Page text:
Friday, 14 June 2013

No Love for Johnnie

What images are conjured up by that sort of title? For me, it's 1950s kitchen-sink drama. I'm half right: Wilfred Fienburgh's novel was published in 1959, shortly after the left-wing Labour MP's death in a car crash, aged 38. They say 'write about what you know', and this tale of Johnnie Byrne, socialist firebrand MP alienated by his party's rightwing leadership must surely be a thinly-disguised biographical tale. Mind you, from this summary it's a shame more Labour MPs didn't read it in the dark days of New Labour. I'm currently reading Bob Marshall-Andrew's caustic, outspoken memoir of his 13 years as a despised civil liberties-defending MP, hated by Blair and the rest of the leadership. I wonder if he's read No Love For Johnnie?

I haven't started reading it yet, but I'm looking forward to it. Who could resist a novel reviewed as 'the most utterly cynical book on any subject that has ever been written'?

Fienburgh was one of those almost extinct species: an MP who'd worked with his hands. He was a manual labourer whose (unspecified) war service gained him an MBE and an entrée to political life, first as a researcher and eventually as a London MP. Very much a figure of his time, he quickly developed a sideline in TV and newspaper appearances and apparently enjoyed what we'll euphemistically call a rounded social life. He was also a progressive socialist thinker and progressive author of political tracts and manifestos. Yet No Love For Johnnie (later filmed) seems to express the disillusionment felt by many on the serious left about parliamentary politics and the Labour Party in particular.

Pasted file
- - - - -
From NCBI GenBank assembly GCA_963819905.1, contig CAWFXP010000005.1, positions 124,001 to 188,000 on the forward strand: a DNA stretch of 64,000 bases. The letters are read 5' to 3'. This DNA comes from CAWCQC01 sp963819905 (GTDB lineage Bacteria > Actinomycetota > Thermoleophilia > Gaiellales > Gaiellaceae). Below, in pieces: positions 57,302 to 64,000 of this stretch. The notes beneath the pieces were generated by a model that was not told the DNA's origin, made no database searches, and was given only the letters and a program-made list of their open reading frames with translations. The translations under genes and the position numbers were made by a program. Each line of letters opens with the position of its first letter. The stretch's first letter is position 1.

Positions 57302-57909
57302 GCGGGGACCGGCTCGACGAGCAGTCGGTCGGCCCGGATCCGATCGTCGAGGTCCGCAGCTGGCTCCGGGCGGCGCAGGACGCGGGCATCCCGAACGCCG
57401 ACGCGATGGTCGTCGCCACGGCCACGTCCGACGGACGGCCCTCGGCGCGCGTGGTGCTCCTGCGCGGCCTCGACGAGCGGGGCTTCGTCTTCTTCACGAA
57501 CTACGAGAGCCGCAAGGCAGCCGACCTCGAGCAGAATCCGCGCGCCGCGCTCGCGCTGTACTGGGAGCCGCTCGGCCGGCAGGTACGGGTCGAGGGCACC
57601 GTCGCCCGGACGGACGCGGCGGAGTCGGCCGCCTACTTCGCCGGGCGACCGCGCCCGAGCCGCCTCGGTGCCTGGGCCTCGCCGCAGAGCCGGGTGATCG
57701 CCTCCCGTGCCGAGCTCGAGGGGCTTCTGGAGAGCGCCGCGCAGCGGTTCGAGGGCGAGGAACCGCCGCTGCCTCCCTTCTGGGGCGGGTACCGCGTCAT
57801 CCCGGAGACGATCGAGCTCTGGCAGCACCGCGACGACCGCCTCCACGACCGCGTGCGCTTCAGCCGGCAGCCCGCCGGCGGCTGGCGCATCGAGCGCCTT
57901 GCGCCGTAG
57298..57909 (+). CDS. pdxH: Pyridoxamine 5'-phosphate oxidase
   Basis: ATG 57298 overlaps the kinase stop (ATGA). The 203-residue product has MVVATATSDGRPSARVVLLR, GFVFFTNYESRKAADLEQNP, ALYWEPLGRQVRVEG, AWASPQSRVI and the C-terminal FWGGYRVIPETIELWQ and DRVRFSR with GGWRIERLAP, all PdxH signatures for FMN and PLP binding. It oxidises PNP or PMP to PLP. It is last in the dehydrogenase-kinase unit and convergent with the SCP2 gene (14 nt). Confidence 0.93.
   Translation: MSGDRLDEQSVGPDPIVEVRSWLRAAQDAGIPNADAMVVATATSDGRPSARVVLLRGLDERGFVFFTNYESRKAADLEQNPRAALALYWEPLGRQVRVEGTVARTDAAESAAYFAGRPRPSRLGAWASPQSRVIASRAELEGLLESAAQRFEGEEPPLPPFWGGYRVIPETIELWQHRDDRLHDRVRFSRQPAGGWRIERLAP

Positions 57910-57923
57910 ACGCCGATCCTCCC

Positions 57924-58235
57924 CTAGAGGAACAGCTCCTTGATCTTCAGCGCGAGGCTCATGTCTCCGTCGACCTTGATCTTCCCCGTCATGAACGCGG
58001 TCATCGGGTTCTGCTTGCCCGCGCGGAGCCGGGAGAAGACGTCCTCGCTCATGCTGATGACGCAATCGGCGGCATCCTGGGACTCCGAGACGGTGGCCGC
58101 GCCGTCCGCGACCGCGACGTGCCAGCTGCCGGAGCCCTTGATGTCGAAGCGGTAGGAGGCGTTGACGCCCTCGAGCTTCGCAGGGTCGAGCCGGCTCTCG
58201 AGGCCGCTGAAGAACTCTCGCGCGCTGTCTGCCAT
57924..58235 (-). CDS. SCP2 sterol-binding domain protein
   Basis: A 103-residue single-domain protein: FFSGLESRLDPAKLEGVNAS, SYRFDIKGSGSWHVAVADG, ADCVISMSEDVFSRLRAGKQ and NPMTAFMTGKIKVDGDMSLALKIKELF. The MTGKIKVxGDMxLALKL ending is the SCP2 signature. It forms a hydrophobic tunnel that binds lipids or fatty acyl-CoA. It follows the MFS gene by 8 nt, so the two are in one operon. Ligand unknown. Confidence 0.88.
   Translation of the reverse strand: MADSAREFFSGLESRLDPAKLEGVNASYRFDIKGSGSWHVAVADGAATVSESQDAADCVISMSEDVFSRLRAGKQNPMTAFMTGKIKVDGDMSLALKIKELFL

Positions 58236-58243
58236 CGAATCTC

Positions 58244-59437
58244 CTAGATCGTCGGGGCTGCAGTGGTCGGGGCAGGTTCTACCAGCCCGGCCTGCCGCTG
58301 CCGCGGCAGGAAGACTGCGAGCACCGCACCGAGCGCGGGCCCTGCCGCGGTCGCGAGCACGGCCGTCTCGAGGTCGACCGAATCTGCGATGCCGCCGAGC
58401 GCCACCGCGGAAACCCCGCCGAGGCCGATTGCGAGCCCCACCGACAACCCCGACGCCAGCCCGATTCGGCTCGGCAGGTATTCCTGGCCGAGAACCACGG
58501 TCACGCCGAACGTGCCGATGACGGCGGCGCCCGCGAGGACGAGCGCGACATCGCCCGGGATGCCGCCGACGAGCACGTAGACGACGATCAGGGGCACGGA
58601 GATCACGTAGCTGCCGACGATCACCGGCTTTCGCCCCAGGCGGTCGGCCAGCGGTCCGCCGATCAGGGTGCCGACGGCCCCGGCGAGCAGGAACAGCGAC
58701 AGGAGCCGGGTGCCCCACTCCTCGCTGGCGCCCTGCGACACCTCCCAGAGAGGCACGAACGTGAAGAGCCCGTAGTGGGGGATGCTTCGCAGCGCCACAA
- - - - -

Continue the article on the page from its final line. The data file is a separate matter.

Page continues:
The syndicalists always said that the workers' representatives will always lose sight of their interests once they get to London, don a fine suit and dine out with the opposition. Certainly the Labour Party as an institution has very rarely, if ever, come close to being a socialist party. 1945 was a high point, and the oft-slated 1983 Manifesto (once called the 'longest suicide note in history') looked pretty good, but it's always been too boxed-in by fear of the Mail, Tories and global business. Which is why we're in the state we are…

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